Sunday, April 23, 2017

Lake Quanah Parker and the Wichita Mountains

Chief Quanah Parker, Last Chief of the Comanche
Leaving Lake Frederick, we were back on the road by 0900.  Because Baseline Road was closed to the east for road construction, we had to backtrack through Manitou.  Going back north on Rt. 183, we turned east on Rt. 62 just south of Snyder.  At Cache, we went north on Rt. 115 through the Wichita Federal Wildlife area.  After the bison were hunted to near extinction, this is where they were reintroduced to the plains. (See post for Jan 12, 2016, Wichita Wildlife Refuge)  This is an interesting area to visit, and Doris Campground is right in the refuge on the north side of Lake Quanah Parker.
Quanah Parker was the last chief of the Comanche, and this area was home to him for most of his life.  He was born between 1842 and 1852 (he estimated in 1850) to Comanche Chief Peta Nokona and Cynthia Ann Parker.  His mother had been taken at the age of nine in a raid on Fort Parker in 1836 near present Groesbeck, Texas, and was assimilated into the Comanche life.  It was from Fort Parker that he adopted the last name of Parker later in life.  His mother was recovered by Texas Rangers after 24 years with the Comanche and returned to her family, but she refused to return to white culture.  She died in 1870 from influenza.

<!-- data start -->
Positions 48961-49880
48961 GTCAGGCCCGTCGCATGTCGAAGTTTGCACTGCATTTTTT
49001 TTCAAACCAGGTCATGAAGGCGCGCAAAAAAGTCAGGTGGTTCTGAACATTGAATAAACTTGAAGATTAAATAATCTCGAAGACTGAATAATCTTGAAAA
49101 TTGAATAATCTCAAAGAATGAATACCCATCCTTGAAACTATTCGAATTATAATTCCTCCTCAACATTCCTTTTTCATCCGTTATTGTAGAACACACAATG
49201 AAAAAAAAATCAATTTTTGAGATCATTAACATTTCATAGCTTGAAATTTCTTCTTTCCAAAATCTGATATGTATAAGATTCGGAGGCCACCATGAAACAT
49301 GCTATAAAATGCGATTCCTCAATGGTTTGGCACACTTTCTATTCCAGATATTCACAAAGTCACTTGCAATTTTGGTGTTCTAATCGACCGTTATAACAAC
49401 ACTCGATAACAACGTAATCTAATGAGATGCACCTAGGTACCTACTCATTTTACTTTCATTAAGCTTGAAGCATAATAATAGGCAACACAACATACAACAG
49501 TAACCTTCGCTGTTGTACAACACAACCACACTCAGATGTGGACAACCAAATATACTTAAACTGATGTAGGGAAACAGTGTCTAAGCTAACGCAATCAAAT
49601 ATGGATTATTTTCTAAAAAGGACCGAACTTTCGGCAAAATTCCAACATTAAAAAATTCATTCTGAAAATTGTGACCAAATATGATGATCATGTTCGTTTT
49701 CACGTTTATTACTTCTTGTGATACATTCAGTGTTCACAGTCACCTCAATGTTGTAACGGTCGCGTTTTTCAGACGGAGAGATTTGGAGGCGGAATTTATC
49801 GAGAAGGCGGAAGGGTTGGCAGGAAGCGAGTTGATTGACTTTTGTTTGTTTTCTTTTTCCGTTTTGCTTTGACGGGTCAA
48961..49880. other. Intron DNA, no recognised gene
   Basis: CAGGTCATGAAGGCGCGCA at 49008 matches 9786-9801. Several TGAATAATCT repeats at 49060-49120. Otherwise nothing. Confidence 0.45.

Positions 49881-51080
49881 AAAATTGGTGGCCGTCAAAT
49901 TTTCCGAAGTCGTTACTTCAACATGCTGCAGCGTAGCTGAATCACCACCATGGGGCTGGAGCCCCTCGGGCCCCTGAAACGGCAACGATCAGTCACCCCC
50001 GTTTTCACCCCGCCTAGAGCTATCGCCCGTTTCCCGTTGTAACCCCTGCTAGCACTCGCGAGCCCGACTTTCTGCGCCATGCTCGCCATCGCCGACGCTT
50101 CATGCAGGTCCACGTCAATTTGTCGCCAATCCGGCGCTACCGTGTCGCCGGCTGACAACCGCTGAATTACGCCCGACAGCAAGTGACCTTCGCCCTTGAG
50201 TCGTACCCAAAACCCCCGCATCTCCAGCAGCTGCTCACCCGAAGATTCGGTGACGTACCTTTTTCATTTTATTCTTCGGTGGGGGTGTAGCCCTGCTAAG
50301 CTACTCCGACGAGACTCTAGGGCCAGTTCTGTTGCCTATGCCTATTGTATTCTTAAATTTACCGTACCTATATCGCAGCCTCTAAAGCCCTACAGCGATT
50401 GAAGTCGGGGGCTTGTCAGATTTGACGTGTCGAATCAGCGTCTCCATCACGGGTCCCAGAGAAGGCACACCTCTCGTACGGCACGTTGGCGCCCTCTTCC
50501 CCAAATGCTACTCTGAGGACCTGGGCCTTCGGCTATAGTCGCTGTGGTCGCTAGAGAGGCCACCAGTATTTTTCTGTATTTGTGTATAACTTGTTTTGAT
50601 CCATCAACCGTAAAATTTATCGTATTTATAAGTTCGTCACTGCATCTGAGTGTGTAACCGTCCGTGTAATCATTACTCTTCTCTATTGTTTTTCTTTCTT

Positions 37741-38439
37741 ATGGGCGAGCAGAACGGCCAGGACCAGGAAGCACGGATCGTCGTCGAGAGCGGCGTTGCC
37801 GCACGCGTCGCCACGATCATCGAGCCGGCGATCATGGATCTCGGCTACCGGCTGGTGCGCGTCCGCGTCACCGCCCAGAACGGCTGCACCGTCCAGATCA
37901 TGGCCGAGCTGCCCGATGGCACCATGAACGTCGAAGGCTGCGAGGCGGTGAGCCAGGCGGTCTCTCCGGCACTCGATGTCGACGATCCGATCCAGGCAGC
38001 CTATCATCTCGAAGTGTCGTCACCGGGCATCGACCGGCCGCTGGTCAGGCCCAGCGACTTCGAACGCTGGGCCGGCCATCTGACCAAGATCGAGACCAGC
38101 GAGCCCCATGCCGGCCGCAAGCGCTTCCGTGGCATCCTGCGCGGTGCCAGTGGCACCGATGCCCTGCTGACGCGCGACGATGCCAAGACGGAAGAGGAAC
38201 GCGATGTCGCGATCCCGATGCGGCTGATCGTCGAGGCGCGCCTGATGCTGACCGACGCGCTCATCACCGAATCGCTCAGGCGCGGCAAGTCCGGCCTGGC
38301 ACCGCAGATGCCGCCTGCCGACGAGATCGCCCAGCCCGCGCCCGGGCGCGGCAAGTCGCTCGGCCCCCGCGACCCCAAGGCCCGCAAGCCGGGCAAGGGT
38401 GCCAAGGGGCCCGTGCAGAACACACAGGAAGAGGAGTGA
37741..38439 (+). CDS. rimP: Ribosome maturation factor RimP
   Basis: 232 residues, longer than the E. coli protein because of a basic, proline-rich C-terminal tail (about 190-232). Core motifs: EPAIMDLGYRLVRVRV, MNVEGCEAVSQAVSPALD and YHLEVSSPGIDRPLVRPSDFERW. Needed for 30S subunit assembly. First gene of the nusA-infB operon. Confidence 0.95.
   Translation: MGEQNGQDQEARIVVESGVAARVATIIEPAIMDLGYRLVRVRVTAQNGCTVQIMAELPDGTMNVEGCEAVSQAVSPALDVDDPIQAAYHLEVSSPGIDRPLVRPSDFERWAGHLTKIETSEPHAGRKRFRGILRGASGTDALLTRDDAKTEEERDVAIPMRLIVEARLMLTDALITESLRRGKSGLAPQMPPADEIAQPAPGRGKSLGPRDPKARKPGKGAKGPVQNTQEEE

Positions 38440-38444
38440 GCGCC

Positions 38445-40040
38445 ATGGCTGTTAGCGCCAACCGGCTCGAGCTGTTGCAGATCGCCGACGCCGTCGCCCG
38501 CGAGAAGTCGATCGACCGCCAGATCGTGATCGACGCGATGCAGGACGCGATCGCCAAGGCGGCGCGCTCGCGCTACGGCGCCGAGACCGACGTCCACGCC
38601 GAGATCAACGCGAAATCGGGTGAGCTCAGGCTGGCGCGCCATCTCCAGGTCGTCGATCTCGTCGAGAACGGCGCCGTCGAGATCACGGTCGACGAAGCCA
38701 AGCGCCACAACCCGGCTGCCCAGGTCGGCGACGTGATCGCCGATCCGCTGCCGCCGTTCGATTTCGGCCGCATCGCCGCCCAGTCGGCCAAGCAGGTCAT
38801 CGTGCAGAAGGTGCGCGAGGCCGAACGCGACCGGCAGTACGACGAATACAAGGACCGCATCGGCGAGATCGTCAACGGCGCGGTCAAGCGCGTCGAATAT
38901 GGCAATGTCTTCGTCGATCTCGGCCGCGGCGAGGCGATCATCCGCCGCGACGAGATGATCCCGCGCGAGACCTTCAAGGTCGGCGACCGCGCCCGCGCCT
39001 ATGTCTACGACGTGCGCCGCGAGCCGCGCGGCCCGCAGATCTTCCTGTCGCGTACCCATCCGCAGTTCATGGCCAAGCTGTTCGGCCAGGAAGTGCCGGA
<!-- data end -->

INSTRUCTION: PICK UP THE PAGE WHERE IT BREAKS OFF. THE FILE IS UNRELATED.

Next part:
Chief Parker became a very successful farmer and
business man.  In these meetings he would most
likely be seen in his white man's dress.
Quanah was recognized as the natural leader of the Comanche, but had never been elected chief by the tribe.  He was a tribal representative at Medicine Lodge, but refused to sign the treaty and led the Comanche on an 8-year battle against the whites and the Army.  He is recognized as the only warrior leader to have never lost a battle to the whites.  The Army tried to starve out the Native Americans by killing off all the bison, and then in 1874, they killed 1,500 Comanche horses, the tribe’s most valuable resource.  Quanah finally gathered the Comanche and led them to the reservation in 1875.  Because of his leadership with the tribe, the rank of Chief was granted to him by the U.S. Government for their own convenience.  The Comanche had never had a central chief, as each tribal band had its own chief.  Designating a sole chief gave the government one person to negotiate with.  Chief Parker, through wise investment and shrewd operation as a rancher near Cache, became recognized as the wealthiest Native American in the U.S.  He built Star House at Fort Sill to finally move his five wives and children out of tipis.  Star House still stands, but was moved to a property at Cache where efforts are still being negotiated to save it.  He was visited a number of times by Theodore Roosevelt, and he led the President on hunting trips in the area.  He died in 1911, at the age of about 66, and is buried on Chief’s Knoll at Fort Sill. 

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